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Guidelines Developed for Diabetes Management in CKD

Recommendations and practice points relate to comprehensive care needs, glycemic monitoring, lifestyle interventions

WEDNESDAY, Nov. 18, 2020 (HealthDay News) — In a synopsis of the 2020 Kidney Disease: Improving Global Outcomes (KDIGO) clinical practice guideline, published online Nov. 10 in the Annals of Internal Medicine, recommendations and practice points are presented for clinicians caring for patients with diabetes and chronic kidney disease (CKD).

Sankar D. Navaneethan, M.D., from the Baylor College of Medicine in Houston, and colleagues provide a summary of the KDIGO guidelines for diabetes management in CKD.

The guidelines include 12 recommendations and 48 practice points for clinicians, and relate to comprehensive care needs, glycemic monitoring and targets, lifestyle interventions, antihyperglycemic therapies, and education and integrated care approaches. For patients with diabetes, hypertension, and albuminuria, treatment with an angiotensin-converting enzyme inhibitor or an angiotensin II receptor blocker should be initiated. Patients with diabetes and CKD who use tobacco products should be advised to quit. Hemoglobin A1c should be used to monitor glycemic control, and individualized targets are recommended, ranging from <6.5 to <8.0 percent in patients not treated with dialysis. A protein intake of 0.8 g protein/kg weight/day should be maintained for those with diabetes and CKD not treated with dialysis; sodium intake should be <2 g sodium/day. Moderate-intensity physical activity is recommended for a cumulative duration of at least 150 minutes per week or to a level compatible with cardiovascular and physical tolerance.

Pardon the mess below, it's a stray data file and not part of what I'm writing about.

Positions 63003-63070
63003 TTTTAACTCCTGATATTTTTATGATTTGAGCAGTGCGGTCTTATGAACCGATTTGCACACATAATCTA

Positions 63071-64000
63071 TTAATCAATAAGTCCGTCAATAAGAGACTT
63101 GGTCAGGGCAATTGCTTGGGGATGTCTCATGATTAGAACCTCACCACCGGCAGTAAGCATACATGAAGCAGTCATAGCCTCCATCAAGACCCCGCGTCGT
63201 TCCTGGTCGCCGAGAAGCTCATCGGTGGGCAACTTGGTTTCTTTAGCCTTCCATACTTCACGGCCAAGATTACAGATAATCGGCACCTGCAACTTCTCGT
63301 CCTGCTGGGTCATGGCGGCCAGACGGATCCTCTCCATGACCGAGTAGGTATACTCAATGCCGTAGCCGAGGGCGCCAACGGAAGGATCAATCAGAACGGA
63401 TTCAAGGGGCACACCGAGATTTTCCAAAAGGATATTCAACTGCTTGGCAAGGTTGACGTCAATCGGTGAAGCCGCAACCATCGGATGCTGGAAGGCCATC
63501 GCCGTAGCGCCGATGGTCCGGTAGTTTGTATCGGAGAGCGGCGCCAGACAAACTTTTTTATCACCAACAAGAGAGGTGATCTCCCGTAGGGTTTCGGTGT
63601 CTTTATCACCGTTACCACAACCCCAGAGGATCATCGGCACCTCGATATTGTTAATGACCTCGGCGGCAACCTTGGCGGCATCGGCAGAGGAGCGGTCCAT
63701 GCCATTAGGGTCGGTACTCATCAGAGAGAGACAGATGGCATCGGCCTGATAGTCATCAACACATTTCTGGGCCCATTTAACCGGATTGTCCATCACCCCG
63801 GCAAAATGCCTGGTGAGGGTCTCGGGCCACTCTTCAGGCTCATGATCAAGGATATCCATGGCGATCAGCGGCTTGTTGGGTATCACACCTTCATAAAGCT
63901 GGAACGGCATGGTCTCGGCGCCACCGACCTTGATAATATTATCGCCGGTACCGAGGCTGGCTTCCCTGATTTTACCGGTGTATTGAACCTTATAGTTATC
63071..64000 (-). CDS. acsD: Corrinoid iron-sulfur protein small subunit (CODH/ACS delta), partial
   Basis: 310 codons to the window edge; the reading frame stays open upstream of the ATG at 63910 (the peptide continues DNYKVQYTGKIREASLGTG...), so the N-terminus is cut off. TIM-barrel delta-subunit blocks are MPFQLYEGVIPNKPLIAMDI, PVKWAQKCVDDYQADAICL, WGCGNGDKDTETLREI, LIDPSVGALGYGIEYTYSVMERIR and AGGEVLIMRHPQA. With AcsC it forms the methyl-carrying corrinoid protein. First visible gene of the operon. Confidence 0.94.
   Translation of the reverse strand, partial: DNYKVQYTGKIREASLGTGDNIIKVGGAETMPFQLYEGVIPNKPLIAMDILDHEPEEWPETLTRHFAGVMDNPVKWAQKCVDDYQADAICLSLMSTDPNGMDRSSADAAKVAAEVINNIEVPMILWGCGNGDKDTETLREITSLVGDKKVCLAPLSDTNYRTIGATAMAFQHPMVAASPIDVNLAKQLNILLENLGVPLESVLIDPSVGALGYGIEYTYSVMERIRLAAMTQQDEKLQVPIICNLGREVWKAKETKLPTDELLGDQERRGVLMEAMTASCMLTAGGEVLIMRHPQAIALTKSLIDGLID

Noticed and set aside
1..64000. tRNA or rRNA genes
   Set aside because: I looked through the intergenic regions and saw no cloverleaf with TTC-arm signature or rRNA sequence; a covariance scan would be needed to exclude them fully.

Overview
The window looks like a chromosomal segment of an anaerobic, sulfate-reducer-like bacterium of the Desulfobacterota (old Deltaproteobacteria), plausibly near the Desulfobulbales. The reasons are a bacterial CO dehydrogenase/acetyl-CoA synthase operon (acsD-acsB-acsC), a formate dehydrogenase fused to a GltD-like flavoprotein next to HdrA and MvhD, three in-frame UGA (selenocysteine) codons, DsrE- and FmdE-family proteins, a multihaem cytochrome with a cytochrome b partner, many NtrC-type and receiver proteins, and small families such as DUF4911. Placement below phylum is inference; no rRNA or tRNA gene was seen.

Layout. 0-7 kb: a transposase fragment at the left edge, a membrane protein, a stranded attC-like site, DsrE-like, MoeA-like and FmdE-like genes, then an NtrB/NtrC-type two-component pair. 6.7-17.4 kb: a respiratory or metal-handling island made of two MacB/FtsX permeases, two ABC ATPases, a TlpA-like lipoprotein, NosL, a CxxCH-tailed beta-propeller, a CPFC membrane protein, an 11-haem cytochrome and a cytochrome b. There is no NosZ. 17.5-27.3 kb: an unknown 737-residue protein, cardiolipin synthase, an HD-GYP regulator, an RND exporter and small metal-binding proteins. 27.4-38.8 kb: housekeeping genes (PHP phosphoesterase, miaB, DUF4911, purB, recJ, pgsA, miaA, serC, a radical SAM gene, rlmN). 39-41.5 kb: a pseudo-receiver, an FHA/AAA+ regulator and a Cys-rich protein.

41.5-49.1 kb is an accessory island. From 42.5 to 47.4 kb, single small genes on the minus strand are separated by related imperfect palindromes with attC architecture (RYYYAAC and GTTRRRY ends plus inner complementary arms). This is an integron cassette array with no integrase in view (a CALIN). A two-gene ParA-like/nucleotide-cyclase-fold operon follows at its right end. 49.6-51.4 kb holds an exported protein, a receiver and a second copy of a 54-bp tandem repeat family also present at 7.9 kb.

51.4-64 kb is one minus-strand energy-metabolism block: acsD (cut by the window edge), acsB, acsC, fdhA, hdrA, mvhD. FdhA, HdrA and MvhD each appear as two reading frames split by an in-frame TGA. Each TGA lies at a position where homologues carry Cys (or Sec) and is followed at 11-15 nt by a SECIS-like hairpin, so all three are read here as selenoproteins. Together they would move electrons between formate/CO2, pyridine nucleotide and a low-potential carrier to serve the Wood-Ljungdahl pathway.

“We are optimistic that this new guideline will help improve the delivery of evidence-based, high-quality care by a multidisciplinary team to those with diabetes and CKD around the globe,” the authors write.

Several authors disclosed financial ties to the pharmaceutical industry.

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